TOWSON, Md. — Opening statements were delivered Monday in the hate crime trial of Brandon Troy Higgs, a 25-year-old white supremacist accused of attacking two black men and shooting one of them.
Higgs, a former Navy cryptologist, appeared at the Circuit Court of Baltimore County in a red prison jumpsuit, his tattoo of a yellow identitarian lambda, a white nationalist symbol, visible on his arm.
He has pleaded not guilty to attempted murder, assault, committing hate crimes, and other firearms-related charges stemming from an incident on Dec. 20, 2018, in Reisterstown, a suburb of Baltimore.
Higgs, who has ties to organized neo-Nazi groups, faces up to life in prison if convicted on the attempted murder charge.
John Magee, a prosecutor for the state’s attorney’s office, recounted Higgs’ alleged attack to jurors in vivid detail during his opening statement Monday.
Two black men, Elvis Smith and Robert Peete, were “just doing their job,” Magee said, on a cold and rainy day in December. They were laying concrete on a driveway when a dog belonging to Higgs ran through the wet concrete.
Higgs and the two workers exchanged some angry words, Magee said. Higgs, who was shirtless and shoeless at the time, returned the dog to his house nearby.
“It should’ve ended there,” Magee told the jurors. Smith and Peete just “went back to work.”
It was Higgs, Magee emphasized, who escalated things by coming back with a “loaded gun and a spare magazine” in the pocket of a hooded sweatshirt he’d put on.
Magee told the jurors that Higgs then accosted Smith and Peete with racial remarks, including “go back to Africa” and “the n-word.”
Magee repeated these alleged racial remarks to the jurors five times throughout his opening statement for emphasis.
Higgs then allegedly pushed Smith, who pushed Higgs back and hit him with a small rake.
That’s when Higgs allegedly pulled out his gun. Smith started to “fight for his life,” Magee said, and Peete jumped in to help his co-worker.
At some point, Magee said, Higgs had “control of his loaded handgun and he pulls the trigger, and Elvis Smith is struck in the leg.”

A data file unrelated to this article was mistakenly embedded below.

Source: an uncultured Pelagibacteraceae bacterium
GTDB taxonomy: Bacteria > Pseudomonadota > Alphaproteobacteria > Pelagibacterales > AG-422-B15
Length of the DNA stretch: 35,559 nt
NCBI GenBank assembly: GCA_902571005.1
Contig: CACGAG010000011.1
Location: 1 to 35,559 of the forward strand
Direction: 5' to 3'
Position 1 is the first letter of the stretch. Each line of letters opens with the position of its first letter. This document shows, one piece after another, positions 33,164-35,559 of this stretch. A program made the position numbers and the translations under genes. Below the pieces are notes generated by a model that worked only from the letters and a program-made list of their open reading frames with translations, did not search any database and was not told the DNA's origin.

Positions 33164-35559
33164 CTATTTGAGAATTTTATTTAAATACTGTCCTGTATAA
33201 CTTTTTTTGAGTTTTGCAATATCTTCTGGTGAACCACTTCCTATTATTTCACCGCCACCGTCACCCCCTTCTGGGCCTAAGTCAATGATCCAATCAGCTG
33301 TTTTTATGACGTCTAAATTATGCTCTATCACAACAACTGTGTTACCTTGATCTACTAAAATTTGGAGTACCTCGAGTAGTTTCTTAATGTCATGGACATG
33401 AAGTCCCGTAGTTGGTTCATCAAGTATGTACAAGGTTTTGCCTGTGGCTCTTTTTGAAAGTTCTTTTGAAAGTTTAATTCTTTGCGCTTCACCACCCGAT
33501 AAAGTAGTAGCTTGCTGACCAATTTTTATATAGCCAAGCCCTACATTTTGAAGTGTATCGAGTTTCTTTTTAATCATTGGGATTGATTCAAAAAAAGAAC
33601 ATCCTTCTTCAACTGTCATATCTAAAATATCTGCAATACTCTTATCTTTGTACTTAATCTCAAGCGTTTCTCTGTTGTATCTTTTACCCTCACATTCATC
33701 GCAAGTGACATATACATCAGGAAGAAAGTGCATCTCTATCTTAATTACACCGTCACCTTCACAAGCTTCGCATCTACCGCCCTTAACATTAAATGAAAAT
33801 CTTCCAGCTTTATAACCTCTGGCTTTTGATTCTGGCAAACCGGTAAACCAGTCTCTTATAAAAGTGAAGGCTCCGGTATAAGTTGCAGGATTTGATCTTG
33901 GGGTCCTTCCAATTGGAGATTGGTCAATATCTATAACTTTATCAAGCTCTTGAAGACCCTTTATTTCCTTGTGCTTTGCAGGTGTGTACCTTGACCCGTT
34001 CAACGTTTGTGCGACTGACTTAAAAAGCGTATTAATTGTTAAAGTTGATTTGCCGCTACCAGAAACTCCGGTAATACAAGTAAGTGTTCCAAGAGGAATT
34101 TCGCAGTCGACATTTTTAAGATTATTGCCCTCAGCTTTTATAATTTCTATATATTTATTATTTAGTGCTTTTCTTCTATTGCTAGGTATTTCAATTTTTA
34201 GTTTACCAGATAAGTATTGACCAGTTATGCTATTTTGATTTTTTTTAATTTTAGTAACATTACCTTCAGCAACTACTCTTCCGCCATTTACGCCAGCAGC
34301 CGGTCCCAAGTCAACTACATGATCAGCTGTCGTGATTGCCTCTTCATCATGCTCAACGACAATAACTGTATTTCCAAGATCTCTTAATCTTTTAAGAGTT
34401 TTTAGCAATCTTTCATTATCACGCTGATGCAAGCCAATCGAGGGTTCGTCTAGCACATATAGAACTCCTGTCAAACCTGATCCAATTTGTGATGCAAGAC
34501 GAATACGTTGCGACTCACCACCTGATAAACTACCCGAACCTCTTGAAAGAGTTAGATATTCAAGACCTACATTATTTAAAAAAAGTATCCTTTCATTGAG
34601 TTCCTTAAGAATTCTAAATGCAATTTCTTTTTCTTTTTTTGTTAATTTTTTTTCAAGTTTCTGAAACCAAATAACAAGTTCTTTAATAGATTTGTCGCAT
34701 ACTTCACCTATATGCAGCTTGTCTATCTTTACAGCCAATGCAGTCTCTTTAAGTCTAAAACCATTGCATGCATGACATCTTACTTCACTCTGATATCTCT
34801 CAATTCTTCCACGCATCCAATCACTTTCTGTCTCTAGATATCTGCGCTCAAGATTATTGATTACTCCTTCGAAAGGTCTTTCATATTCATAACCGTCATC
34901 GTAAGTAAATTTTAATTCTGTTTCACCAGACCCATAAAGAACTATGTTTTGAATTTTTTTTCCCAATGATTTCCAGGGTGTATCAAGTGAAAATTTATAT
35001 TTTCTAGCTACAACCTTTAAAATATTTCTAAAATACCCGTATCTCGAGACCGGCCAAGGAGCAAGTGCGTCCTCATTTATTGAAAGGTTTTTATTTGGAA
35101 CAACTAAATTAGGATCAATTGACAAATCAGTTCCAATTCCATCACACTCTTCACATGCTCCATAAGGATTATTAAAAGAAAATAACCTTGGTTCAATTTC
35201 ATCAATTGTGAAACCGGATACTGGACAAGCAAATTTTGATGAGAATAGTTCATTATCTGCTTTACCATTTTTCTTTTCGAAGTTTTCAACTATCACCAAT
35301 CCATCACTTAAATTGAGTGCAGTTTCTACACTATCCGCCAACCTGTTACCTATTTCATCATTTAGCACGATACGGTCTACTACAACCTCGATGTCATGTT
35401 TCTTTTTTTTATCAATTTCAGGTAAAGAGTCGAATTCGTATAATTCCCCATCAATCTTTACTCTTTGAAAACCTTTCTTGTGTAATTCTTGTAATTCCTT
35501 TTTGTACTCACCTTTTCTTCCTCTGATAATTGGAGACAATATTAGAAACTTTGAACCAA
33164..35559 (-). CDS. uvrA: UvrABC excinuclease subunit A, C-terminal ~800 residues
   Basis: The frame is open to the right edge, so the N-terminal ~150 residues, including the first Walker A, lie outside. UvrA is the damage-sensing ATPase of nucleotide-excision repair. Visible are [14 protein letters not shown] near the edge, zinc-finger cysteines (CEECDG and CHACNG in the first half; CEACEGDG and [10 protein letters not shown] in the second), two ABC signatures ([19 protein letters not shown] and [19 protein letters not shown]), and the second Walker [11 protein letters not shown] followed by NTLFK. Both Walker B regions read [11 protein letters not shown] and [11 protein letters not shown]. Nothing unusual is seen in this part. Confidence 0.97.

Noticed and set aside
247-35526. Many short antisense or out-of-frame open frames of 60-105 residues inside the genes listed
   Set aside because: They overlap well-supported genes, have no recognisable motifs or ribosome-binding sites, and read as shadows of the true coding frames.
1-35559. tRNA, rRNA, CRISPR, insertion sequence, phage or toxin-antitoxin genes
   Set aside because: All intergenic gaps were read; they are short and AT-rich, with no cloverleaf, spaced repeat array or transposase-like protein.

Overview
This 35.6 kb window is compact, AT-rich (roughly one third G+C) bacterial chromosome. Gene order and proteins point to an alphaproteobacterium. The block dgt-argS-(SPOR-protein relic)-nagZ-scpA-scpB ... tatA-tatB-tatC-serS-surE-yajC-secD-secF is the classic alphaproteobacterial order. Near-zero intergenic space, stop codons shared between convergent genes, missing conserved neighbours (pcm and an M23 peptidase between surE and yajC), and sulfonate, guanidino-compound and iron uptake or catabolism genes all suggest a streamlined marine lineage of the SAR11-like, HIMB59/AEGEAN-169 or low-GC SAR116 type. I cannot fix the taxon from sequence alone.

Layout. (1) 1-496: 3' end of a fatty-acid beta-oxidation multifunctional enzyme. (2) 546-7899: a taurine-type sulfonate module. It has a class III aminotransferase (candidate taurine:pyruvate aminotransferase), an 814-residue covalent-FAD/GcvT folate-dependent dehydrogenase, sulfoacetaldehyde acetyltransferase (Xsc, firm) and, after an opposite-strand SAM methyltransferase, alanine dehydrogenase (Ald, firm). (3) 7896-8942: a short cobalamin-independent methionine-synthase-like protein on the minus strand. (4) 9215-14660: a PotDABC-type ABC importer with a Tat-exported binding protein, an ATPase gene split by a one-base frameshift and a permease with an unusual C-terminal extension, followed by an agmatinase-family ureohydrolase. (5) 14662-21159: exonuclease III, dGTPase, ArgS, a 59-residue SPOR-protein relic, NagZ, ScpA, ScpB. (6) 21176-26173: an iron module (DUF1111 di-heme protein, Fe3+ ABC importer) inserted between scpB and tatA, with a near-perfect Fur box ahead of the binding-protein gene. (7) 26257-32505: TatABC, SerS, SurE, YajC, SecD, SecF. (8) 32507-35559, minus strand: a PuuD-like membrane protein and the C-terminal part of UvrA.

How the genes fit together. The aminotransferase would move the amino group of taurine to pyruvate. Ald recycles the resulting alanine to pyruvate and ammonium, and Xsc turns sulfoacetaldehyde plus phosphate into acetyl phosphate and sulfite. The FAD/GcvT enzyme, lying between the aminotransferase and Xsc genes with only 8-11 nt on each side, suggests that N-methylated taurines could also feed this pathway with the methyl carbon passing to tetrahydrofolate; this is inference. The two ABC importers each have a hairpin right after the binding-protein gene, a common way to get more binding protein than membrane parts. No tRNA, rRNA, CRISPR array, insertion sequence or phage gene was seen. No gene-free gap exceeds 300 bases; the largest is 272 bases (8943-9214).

Smith and Peete then “rightfully” beat up Higgs, Magee said, and restrained him until police arrived.
Ultimately, Magee argued to the jurors, evidence will show that Higgs “brought a gun to a word-fight of his own making” and that he should be convicted of all charges.
James Crawford, an attorney for Higgs, told jurors that this is a “complicated” case.
Did Higgs make racist statements? Yes, Crawford told the jury, he might have.
“It’s easy to say ‘Bad Mr. Higgs,’” Crawford said. “That’s fine. But I’m here for justice.”
The evidence, he insisted, will show that what took place “was a struggle for a weapon” and that Higgs “did not have control of the weapon when the bullet went off.”
The court adjourned after Crawford’s opening statement. As the 12 jurors — only two of whom are black — filed out of the court, Higgs smiled and blew a kiss to family and friends in the courtroom.
Earlier that day during jury selection, Higgs looked out over a diverse crowd of 100 potential jurors. He took notes as jurors were questioned. His attorney ultimately rejected seven black potential jurors from the jury pool.
The trial is likely to conclude later this week, when the 12 jurors — four white women, six white men, one black man and one black woman — determine Higgs’ fate.
It’s yet to be seen whether white supremacist group chat logs leaked last year, which show Higgs spewing racist vitriol, will be submitted as evidence in the trial.
The chat logs show Higgs was well-connected to the neo-Nazis and other assorted fascists who organized 2017’s deadly “Unite the Right” rally in Charlottesville, Virginia.
“Brb hookjng [sic] up my nigger mulcher to the truck,” he wrote in one chat group for people planning Unite the Right.
The chat logs also show Higgs talking on several occasions about killing black people in Baltimore.
“I decided I’m going to create my own group called Baltimore Animal Control and buy those dog patrol poles with the snare at the end and wrangle niggers with it,” he wrote. “Also want to leave bear traps in Baltimore city with buckets of KFC chicken.”
In another post, Higgs referred to Dylann Roof, the white supremacist who massacred black parishioners at a church in Charleston, South Carolina, in 2015, as “St. Roof.”
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